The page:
When do you give up on a resource in the PM team?

When do you let an employee go considering reasons are performance only.

This is a hypothetical question. I’m interested in knowing why /when do managers decide to stop investing in an employee. And how they go about it.


If they are worth saving work with them to understand where their gaps are help them to overcome those gaps. If you document this you can help them grow, if they disregard your guidance than you have documentation which will assist in getting rid of them.


If you were involved in hiring that person, ask yourself why you hired them and if there is anything else, you can do that could help them perform better


I’ve seen this happen quite a bit when a company switches gears. The extraordinary performer during seed stage might not grow as the company heads into series B. As an organization matures, management should make sure that people are in the position where they can perform their best.

Giving up just sounds like you have not looked hard enough at why the performance has dropped, hinting at management failure. I might be a stickler for semantics, but you are trying to paint yourself as a benevolent manager. If you are dealing with an asshole, fire them, and then reflect on how the guy got hired in the place.


I mean, what have you done as the person’s manager? Have you clearly identified their areas for improvement and communicated that to them over the past 1-2 quarters? Failing that, have you worked with HR to come up with a formalized PIP to reduce legal risk? Have you walked your report through the PIP, making sure they understand it, and committed to supporting them through it?

If you haven’t done these things, that’s your failure as a leader, not your employee’s failure. If you have done these things, the answer is straightforward: you abide by the objective criteria established in the PIP.


It depends If someone is trying then I’ll support them as much as I can with training, 1:1 time, etc. If we get to a point where they still can’t perform then I’d explore what options are available within the business, usually in these situations the person is a good person just in the wrong role.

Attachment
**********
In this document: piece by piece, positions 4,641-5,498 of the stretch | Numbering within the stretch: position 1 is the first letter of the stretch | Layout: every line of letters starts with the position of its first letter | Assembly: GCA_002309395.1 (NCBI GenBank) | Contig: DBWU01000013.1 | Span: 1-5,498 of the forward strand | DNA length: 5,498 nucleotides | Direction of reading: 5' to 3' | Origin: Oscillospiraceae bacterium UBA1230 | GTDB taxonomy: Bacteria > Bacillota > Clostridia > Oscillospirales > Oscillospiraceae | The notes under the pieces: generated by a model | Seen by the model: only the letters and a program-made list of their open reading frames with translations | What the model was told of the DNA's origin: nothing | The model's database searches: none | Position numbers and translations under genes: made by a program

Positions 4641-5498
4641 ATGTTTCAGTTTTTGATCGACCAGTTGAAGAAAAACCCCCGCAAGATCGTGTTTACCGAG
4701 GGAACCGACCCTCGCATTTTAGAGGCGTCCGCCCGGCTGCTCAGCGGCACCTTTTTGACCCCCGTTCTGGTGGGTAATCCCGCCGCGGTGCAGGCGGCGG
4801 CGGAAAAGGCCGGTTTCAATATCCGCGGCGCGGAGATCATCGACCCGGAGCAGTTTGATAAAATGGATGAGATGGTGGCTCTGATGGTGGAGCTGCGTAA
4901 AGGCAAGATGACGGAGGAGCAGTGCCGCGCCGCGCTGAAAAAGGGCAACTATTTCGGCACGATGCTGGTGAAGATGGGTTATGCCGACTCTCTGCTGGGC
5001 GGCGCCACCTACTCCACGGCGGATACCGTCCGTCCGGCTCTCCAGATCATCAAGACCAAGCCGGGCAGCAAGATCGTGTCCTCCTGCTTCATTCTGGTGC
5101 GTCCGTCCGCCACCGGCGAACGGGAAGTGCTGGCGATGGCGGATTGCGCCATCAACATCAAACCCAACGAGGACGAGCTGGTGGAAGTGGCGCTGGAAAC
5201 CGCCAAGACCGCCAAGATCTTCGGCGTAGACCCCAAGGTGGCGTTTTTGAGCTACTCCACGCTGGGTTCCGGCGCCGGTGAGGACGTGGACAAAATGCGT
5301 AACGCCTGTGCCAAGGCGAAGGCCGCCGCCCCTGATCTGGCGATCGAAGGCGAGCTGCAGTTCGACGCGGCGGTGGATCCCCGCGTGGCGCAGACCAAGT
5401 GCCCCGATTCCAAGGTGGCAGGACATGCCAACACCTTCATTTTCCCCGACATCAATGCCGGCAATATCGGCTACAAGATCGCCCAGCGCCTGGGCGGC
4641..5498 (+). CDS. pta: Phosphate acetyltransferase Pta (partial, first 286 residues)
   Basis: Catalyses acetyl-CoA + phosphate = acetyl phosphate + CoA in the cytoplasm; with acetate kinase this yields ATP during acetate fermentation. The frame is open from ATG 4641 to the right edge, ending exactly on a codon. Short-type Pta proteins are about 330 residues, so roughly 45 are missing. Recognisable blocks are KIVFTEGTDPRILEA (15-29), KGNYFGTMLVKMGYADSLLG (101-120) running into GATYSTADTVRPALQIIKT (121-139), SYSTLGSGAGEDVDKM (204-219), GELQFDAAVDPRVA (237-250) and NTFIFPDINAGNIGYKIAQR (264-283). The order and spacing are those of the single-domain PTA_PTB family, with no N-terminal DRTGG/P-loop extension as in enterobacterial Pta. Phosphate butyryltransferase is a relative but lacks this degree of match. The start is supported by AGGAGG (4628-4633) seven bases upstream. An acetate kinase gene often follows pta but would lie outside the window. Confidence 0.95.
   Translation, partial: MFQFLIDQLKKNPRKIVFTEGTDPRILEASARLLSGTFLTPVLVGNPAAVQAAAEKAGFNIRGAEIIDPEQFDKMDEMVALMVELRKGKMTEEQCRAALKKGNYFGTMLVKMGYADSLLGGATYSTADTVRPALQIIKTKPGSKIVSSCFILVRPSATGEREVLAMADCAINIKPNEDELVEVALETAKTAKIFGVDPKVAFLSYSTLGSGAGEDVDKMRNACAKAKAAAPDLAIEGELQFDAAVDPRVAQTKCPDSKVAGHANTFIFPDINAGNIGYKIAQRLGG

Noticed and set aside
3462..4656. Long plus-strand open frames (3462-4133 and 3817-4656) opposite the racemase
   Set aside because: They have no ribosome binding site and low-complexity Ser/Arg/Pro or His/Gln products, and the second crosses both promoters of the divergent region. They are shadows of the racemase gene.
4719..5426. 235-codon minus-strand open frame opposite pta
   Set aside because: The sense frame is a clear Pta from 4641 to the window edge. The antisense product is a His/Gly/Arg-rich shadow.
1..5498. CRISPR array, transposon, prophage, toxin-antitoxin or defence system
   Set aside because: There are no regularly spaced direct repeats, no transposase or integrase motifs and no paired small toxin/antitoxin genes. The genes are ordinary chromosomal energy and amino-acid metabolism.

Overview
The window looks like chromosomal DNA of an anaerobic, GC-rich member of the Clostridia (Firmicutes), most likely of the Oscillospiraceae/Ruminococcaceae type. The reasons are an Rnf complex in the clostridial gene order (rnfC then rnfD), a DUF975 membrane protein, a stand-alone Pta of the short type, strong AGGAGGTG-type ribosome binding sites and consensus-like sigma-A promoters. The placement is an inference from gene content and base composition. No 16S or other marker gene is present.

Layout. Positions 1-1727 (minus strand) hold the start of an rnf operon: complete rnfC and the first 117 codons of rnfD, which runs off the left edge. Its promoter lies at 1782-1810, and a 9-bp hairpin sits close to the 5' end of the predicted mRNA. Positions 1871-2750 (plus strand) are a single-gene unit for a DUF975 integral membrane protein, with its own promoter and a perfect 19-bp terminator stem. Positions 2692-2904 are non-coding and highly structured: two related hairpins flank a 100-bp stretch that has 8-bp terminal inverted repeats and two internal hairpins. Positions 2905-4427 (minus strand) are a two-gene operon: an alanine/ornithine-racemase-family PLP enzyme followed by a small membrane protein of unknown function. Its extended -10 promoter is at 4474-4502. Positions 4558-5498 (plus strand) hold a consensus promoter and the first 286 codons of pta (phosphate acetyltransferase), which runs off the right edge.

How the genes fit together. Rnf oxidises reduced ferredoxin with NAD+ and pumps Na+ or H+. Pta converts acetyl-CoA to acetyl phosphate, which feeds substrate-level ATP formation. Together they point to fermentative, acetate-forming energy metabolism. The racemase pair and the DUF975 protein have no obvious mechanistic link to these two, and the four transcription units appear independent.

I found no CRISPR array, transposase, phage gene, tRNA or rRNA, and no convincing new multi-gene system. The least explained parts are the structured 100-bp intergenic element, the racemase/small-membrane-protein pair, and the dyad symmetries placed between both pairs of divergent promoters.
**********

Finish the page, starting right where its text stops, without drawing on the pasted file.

If the person doesn’t give a fig then I’ll still do what I can to support them as there may be underlying reasons why they are coming into work. But if nothing can be done then they will be managed out.


I lead a lot of transformations where legacy applications are going to be replaced. There is almost always at least one person who cannot let go of the legacy app because they are too close to it or are afraid of learning the new app/not being able to learn. I have a ton of approaches that I use to bring people along with the change and address this issue, but sometimes people will actively obstruct. I find that most other performance issues I’ve encountered can be worked through.


Learning this threshold has been insanely difficult for me, no matter how long I’ve been at it.

Aside from other things that have already been posted here, my number one factor has become “does this employee’s performance/attitude/personality/etc affect the TEAM?”.

Employees talk. Teams talk. People know when a team member is performing, is a rock star, is dropping the ball, is an asshole, has a negative attitude, whatever. The worst of those things will have an impact on your team, and if you don’t do anything about it, team morale and eventually performance will slowly degrade. I’m not a fan of analogies since context always matters - but the ‘rotten apple’ analogy really applies here.

If the team is affected, and you should always have a pulse on the team, then it’s important to act immediately. Exiting an employee is always the last option for me. Depending on the severity and type of issue, I’ve tried to retrain underperforming individuals on other teams more suited to their skills, or with better matching personalities, etc.

That’s also why I have instilled a “probation” period in my hiring & onboarding processes, I have a 90 day period during which underperformance or “team rejection” means the employee is out. It’s a tool that helps takes the emotion out of the decision.


Depends on the situation. Are they not learning, growing, progressing at all? Are the gaps due to different styles or are they true gaps- is work getting done? How is their attitude? Do they think they’re the shit and don’t need to learn anything, or are they working their butt off? Are they just not going to get to the level you need?

Before a PIP I’d have a tough meeting with them, and ask them what they would do in your place. Is retraining an option?

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A very extreme situation to be in. A simple rule to follow is to understand Will vs Skill. If a person is not skillful enough but has the willingness to learn and perform, then the onus is on the manager.

If the person’s will or attitude is missing, then it is better to part ways. Because irrespective of how hard you try, if there is no will there is no way

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